When I started tinkering with self-hosting, Docker was by far my biggest hurdle. But to learn more about Docker, we need to figure out how to install it first. Then, later we will install and use Portainer to manage and monitor our Docker containers.
Table of Contents
Docker does a good job at explaining how to install Docker on specific distros. However, I always found it intimidating with how the instructions are laid out. So this guide is from a different perspective. A perspective from someone who once was lost and was learning like you are.
I'll lay it out in a much more simple format for beginners to move forward as quickly as possible. Aftrall, we live in a "I want it now" society and quite frankly, that's how I would want to see it done!
Update and upgrade the Host Machine
It's important to keep your host machine up to date. This can include important patches that keep your host safe from vulnerabilities.
Step 1. Update the host.
Step 2. Upgrade the host.
apt upgrade -y
Install Docker on your Host Machine
Docker has made this very simple by creating an official install script that does all the work for you. You can see what this script includes and how it works on the Docker Github repo.
The purpose of the install script is for a convenience for quickly installing the latest Docker-CE releases on the supported linux distros. It is not recommended to depend on this script for deployment to production systems. For more thorough instructions for installing on the supported distros, see the install instructions.
Step 1. Install curl.
apt install curl
Step 2. Install Docker.
curl -fsSL https://get.docker.com -o get-docker.sh
Step 3. Check if Docker is functioning.
systemctl status docker
Step 4. Force Docker to start at boot.
systemctl enable docker
This step is not necessary but can make the process of starting docker quicker by doing it automatically. This way you don't have to manually start Docker when you reboot your host machine. I haven't seen any official documentation but Docker always seems to start automatically regardless after testing on my hardware.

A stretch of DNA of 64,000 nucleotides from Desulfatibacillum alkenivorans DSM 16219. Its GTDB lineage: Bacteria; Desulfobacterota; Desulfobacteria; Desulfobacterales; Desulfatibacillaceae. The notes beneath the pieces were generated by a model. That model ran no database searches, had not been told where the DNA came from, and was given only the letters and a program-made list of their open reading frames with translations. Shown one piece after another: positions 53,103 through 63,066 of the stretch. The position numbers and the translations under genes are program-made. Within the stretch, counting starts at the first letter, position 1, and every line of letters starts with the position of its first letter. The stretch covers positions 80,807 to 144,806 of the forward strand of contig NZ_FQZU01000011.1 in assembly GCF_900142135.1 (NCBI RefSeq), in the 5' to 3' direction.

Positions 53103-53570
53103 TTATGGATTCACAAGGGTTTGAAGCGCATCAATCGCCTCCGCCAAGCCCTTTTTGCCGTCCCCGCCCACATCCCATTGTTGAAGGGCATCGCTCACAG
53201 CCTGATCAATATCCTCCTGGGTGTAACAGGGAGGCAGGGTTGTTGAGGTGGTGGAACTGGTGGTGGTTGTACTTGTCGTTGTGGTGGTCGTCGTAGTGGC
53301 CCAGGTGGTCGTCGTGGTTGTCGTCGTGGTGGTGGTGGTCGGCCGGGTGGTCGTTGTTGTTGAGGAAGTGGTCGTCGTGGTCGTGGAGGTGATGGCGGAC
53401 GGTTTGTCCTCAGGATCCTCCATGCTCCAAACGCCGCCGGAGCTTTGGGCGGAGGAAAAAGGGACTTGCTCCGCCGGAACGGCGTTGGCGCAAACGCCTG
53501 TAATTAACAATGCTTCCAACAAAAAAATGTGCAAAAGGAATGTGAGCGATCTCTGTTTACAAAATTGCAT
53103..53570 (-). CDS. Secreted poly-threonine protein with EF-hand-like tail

As you get more comfortable with Docker and setting up self-hosted applications, you'll also find it useful to install Docker Compose and Git along the way.
Install Docker Compose on the Host Machine
Run the following command to install Docker Compose
apt install docker-compose
Install Git on the Host Machine
You may come across a project that requires you to clone it to your host machine from Github. To do this, you will need to install Git.
apt install git -y
Now you can use the
git clone command to clone repositories to your host machine.
Setting up Portainer on the Host Machine
I think it's a great idea to learn basic Docker commands because they will come in handy at a later time. Especially when you want to update Portainer. Portainer makes managing Docker containers easier and in my opinion, faster. You want it now right? 😆 Well Portainer will give you a nice graphic interface for what would otherwise be a much larger learning curve using only the CLI (command line interface).
Step 1. Install Portainer.
Now that Docker is installed, you can install Portainer using Docker run. Open your terminal and run the following command to install Portainer.
docker run -d \
--restart on-failure \
-p 9000:9000 \
-p 8000:8000 \
-v /var/run/docker.sock:/var/run/docker.sock \
-v portainer_data:/data \
When complete, navigate to your host IP on port 9000. Example: 192.168.1.5:9000. You will see the Portainer registration page.
If you don't know the host machine IP, you can use the following command to output the information.
Mine is usually always listed under number 2 in the output.
Step 2. Create a Portainer admin account.
I uncheck the collection of anonymous statistics. I don't need anyone knowing what I do or when I do it, but I am happy to give feedback of course.
Then click "Create user" and log in!
Final Notes and Thoughts
For now, this is a great place to stop and get familiar with Portainer and the menu within the dashboard. Browse around and check out the different settings but try not to get overwhelmed by all the technical jargon you may not understand.
In the next article, we will go over Portainer basics and launching your first self-hosted application using Portainer and the Docker Compose stacks feature.